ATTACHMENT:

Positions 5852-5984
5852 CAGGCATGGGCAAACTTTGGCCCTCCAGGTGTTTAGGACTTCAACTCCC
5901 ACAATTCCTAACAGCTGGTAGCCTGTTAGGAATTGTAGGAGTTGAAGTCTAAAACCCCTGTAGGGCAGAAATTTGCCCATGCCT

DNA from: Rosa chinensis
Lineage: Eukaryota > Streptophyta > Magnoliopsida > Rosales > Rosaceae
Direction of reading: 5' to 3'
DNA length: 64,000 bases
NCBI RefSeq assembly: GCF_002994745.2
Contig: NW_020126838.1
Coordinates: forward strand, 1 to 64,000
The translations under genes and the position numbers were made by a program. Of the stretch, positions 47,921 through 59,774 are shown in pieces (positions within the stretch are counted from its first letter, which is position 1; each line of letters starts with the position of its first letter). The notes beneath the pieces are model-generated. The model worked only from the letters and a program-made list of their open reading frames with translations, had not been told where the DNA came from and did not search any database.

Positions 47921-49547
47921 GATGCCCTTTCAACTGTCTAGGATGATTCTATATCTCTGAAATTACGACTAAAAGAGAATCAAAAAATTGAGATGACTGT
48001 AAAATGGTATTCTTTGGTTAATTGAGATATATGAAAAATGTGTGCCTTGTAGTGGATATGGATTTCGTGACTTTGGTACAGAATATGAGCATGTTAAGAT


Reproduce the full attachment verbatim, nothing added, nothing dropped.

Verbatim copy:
Positions 5852-5984
5852 CAGGCATGGGCAAACTTTGGCCCTCCAGGTGTTTAGGACTTCAACTCCC
5901 ACAATTCCTAACAGCTGGTAGCCTGTTAGGAATTGTAGGAGTTGAAGTCTAAAACCCCTGTAGGGCAGAAATTTGCCCATGCCT

DNA from: Rosa chinensis
Lineage: Eukaryota > Streptophyta > Magnoliopsida > Rosales > Rosaceae
Direction of reading: 5' to 3'
DNA length: 64,000 bases
NCBI RefSeq assembly: GCF_002994745.2
Contig: NW_020126838.1
Coordinates: forward strand, 1 to 64,000
The translations under genes and the position numbers were made by a program. Of the stretch, positions 47,921 through 59,774 are shown in pieces (positions within the stretch are counted from its first letter, which is position 1; each line of letters starts with the position of its first letter). The notes beneath the pieces are model-generated. The model worked only from the letters and a program-made list of their open reading frames with translations, had not been told where the DNA came from and did not search any database.

Positions 47921-49547
47921 GATGCCCTTTCAACTGTCTAGGATGATTCTATATCTCTGAAATTACGACTAAAAGAGAATCAAAAAATTGAGATGACTGT
48001 AAAATGGTATTCTTTGGTTAATTGAGATATATGAAAAATGTGTGCCTTGTAGTGGATATGGATTTCGTGACTTTGGTACAGAATATGAGCATGTTAAGAT